By Corey Sullivan (University of Queensland), Dhruva Nistane (Wharton School of the University of Pennsylvania), Callum Magee (University of Glasgow), Chirag Gupta (New York University Stern School of Business)
Overview of the Deal
Aston Martin, the British carmaker best known for its DB and Vantage models as well as its frequent cameos in the Bond films, has raised £260m in a share sale and high-interest debt. The automotive company had been facing underlying financial struggles far before the outbreak of COVID-19. In 2019, despite industry tailwinds and a healthy global economy, Aston Martin’s losses increased to more than £100m, eventually necessitating a rescue by a consortium of investors, who claimed a 16.7% stake in the company in return for a direct investment of £182m.
Like with most other automotive companies, COVID-19 brought Aston Martin’s operations to a near standstill. In order to bolster its cash reserves and facilitate the production of the Aston Martin DBX, the company’s first SUV, Aston Martin sold shares equivalent to 20% of its market value in a deal that raised about £190 million and drew down on £54m in debt at a 12% coupon. The interest on the debt will be paid half in cash and half in shares under a payment in kind system.
Like most other carmakers, Aston Martin has been hit hard by the COVID-19 pandemic, as demonstrated by the 97% plunge in British new car sales in April. In March, the company suspended production at its two factories and a vast majority of its dealerships were forcefully shut down, leading to a pile-up of unsold showroom stock. The increase in inventory, coupled with a breakdown in the company’s supply chain, caused a near standstill in the company’s operations. This standstill could not have come at a worse time, as Aston Martin had been preparing for the launch of the DBX, the company's first SUV. The DBX is particularly aimed at the high-end Chinese market, where Aston Martin’s sales rose by 28% in 2019 and recent luxury SUV offerings have found traction. However, the pandemic may write a different story with a 3.9% first-quarter decrease in Chinese disposable income.
While Aston Martin has reopened its factories and begun production of the DBX, COVID-19 is not the only macroeconomic obstacle to Aston Martin’s success. The company had been struggling long before the pandemic hit, seeing as its shares have fallen to 51.6 pence since having floated at £19 in October 2018. Along with the consequences of the pandemic, it will continue to face a slowing European market and a potential long-term economic downturn.
Aston Martin is a British manufacturer of luxury sports cars and grand tourers. The company has over 150 car dealerships in over 50 countries and is traded on the London Stock Exchange. They primarily manufacture automobiles through three sites across the UK. Aston Martin has become a global luxury brand by branching out into projects including speed boats, bicycles, clothing, submarines, and aircraft.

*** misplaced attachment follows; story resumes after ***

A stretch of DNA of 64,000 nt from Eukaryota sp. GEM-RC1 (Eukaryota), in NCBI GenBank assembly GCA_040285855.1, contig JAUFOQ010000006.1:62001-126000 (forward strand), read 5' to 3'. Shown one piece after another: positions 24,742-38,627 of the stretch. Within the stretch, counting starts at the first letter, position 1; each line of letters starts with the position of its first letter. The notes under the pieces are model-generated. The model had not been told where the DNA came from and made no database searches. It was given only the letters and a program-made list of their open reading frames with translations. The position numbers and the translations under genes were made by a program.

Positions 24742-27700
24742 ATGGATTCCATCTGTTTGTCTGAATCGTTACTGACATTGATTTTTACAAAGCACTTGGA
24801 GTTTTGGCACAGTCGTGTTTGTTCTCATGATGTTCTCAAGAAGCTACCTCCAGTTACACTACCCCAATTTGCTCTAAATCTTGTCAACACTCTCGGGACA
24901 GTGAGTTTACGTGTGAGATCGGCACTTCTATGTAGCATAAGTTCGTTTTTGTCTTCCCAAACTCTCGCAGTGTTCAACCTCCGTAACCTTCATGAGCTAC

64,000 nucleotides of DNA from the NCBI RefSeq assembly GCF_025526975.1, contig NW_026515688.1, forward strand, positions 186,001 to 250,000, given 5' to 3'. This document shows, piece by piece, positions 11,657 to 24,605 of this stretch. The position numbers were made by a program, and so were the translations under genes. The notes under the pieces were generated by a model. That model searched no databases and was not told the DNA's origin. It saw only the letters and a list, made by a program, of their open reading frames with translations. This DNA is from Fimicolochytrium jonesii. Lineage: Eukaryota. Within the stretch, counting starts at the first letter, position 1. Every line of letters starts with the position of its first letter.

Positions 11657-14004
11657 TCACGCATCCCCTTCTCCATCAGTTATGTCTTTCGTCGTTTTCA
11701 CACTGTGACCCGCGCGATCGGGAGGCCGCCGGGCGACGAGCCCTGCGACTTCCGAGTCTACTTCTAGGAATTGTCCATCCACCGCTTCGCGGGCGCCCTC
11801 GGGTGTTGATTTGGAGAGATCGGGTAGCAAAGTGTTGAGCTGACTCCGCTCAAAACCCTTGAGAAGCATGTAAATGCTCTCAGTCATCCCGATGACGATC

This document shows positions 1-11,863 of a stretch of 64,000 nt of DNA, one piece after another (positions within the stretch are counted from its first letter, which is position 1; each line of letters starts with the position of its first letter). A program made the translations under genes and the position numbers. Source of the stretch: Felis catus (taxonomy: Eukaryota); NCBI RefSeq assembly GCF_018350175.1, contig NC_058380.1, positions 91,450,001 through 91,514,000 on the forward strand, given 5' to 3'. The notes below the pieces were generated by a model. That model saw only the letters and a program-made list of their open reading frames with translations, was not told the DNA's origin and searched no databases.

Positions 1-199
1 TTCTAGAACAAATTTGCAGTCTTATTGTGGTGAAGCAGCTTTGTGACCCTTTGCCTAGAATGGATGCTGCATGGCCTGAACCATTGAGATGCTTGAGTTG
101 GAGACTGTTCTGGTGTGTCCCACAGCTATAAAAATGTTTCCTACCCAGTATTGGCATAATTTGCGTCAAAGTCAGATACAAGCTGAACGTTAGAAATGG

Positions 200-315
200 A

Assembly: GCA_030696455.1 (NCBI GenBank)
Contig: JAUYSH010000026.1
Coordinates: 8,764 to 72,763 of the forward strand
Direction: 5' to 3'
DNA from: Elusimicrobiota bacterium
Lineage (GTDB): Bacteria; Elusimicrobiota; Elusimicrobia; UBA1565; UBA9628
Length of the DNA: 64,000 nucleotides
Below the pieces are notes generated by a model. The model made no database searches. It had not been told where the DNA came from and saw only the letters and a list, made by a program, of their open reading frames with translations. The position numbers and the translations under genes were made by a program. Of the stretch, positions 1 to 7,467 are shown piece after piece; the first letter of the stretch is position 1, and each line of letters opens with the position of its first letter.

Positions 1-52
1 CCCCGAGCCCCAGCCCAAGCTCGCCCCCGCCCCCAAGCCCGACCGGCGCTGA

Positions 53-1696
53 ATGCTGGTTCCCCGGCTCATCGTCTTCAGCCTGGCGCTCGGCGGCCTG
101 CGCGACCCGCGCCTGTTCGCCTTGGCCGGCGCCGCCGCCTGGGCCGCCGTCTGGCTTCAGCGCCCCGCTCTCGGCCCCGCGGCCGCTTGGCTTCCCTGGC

Founded in: 1913
Headquartered in: Gaydon, United Kingdom
CEO: Tobias Moers
Number of Employees: 2,450
Market Cap: $877.42m
LTM Revenue: $1.104bn
LTM EBITDA: $-43.54m
LTM EV/Revenue: 1.89x
LTM EV/EBITDA: -47.95x
Debt Asset Ratio: 0.48x
Table: Current Capital Structure (CapitalIQ)
Bond Details of Aston Martin
Table: Credit Ratings of Aston Martin (CapitalIQ)
The struggle that Aston Martin finds itself in is representative in their credit ratings, given that the past three bond issuances have all been rated CCC- by the S&P, which is considered high risk - “junk” rated debt.
Table: Bond Structure of Aston Martin (Cbonds)
Projections and Assumptions
Why was this deal done?
As aforementioned, Aston Martin was struggling before the pandemic. Initially, at the time of their IPO in 2018, the company had a trading price of £19, but share prices dropped 98.5% to an LTM low of 27.50p per share. Recent depressed public investment and low revenue streams have inflated their net debt to £1.027bn, forcing them to raise an emergency £563m in April (including a £171m stake from new Chairman Lawrence Stroll), a £20m UK Government loan and £260m July Debt/Equity issuance. Due to COVID-19 negatively impacting consumer confidence and universal lockdowns resulting in travel restrictions, demand for Aston Martin’s vehicles plummeted, with core wholesales volumes down 44%. Total and core wholesale average selling prices of Aston Martin’s vehicles fell 38.75% to £98,000 from £160,000 in 2019, significantly hurting margins.
With slashed average prices, clogged up dealerships and two factory closures, Aston Martin has faced significant cash burn, resulting in a £120m loss in Q1 2020, and with ten of Aston Martin's latest debt issues all expiring on April-15-2022, a £260m Debt/Equity issuance seems like a sensible move.
Aston Martin is no stranger to bankruptcy — it went bankrupt seven times before it listed its stock on the LSE. It was on the brink of bankruptcy before Lawrence Stroll led its bailout and refinancing in January 2020. Despite multiple cash injections, Aston Martin is far from safe. The fact that the company had to draw down on debt at a 12% coupon is a clear sign of its desperation. Thus, a great deal of Aston Martin’s short-term future rests on the shoulders of the DBX, its high-end SUV that will compete with the likes of the Lamborghini Urus and the Bentley Bentayga. The model, having been under development for the last five years, just started production with the first DBX rolling off the assembly line this week.